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Information Poverty: A barrier to Agricultural Productivity in Rural areas.

The agricultural sector is one of the most under exploited in many African Countries today. In Uganda alone, about 80% of the now approximately 32 million people http://data.worldbank.org/country/uganda  are rural based and depend almost entirely on Agriculture at various Levels of livelihood.
Information poverty is the absolute lack of accurate and timely Agricultural information to effect positive change in this case in the Agriculture Sector. Much as it is believed by many, that access to timely information by rural communities cannot only increase agricultural productivity but enhance social and economic development, many farmers in rural areas lack even the basic access to information.
Can ICTs bridge the Information Poverty gap?
Technologies affects all aspects of life be it social, economic or political. It’s therefore important to understand the role technology can play in Agriculture; to increase productivity, reduce costs as well as increase on the customer base. ICTs have been used as enablers in other sectors like Education, Entrepreneurship, health and sports but their adoption, usage and application in Agriculture is low despite the big role agriculture plays in society.
The inability to access accurate and timely information by rural farmers on climate change, market prices and best practices has negatively affected the final out put in terms of yields and profits. ICTs can play a big role is solving the problem of information poverty among rural farmers. The mobile phone whose penetration into Africa alone is over 500M http://ht.ly/37Ks7 a hand tool that can be used for several purposes because of its ability to combine text, Audio and Video functionality in addition to its ability to cut across literacy levels(Farmers are able to communicate in their local languages). The community radios, Telecenters/Information resource centre and print Media like farmer Magazines are all ICTs that farmers can use to access agricultural information.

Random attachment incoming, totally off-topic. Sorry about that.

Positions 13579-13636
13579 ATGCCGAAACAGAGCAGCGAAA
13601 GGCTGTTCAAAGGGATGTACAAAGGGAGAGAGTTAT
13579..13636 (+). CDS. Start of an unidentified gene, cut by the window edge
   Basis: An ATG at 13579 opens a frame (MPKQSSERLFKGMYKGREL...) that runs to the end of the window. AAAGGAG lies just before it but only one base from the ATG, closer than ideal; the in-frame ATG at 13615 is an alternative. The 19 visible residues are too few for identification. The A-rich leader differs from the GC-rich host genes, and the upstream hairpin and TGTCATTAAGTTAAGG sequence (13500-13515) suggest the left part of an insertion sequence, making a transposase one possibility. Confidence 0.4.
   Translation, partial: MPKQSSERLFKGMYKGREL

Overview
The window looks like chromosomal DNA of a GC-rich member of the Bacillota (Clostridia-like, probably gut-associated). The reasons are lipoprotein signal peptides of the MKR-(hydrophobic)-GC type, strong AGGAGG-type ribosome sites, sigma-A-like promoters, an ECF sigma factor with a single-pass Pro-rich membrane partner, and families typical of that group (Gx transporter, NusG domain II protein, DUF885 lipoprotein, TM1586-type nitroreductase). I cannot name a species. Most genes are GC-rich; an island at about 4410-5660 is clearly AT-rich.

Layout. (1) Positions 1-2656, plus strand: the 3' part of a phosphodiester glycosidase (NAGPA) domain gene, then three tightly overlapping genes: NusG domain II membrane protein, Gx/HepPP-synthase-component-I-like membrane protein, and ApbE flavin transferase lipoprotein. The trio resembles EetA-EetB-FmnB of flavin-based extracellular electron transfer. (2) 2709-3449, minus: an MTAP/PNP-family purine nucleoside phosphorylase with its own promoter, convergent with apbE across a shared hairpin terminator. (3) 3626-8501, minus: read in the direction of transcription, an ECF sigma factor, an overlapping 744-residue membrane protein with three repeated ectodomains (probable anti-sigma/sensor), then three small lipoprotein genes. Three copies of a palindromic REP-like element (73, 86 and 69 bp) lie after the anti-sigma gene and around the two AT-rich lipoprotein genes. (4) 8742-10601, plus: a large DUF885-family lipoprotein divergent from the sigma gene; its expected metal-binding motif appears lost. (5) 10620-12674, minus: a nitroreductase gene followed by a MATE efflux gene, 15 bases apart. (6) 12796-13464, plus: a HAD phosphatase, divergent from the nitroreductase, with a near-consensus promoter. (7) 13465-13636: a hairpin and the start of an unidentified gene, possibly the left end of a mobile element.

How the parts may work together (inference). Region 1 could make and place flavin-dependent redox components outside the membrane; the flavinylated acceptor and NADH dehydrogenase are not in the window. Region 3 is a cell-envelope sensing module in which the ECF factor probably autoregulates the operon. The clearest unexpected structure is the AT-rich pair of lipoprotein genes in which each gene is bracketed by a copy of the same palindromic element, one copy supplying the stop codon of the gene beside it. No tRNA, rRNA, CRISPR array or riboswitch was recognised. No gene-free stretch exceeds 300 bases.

MobileActive Video: Mobile phones in rural development & agriculture

Way Forward

Despite a number of challenges faced by the Agricultural sector, there are some things to consider inorder to bridge the Agricultural divide. Some of them are;
·          -Actively involving the Youth in Agricultural initiatives because being the biggest users of ICTs, their potential can be tapped into to divert their skills to Agriculture. They need to start looking at Agriculture as a source of income(Agrobusiness) and not as a dirty job like it has been potryed to them.
·         The agricultural projects must be very Gender sensitive right from the start. In most African Counties, women dominate in agricultural production yet the men do lots of marketing. It’s important to let each Gender play a role right from production to marketing in order to achieve Agricultural food security.
·         Agriculturalists need to work very closely with Journalists. Media plays a very big role in changing the perception people have towards agriculture as a dirty job and a sector of failures. Since journalists set the news agenda, they have to be well informed such that they can document agricultural success stories and stop focusing on only agricultural disasters like famine and floods.
·         Take advantage of New and social media to educate, inform, motivate and involve a number of different stakeholders about the role agriculture can play in economic development of society.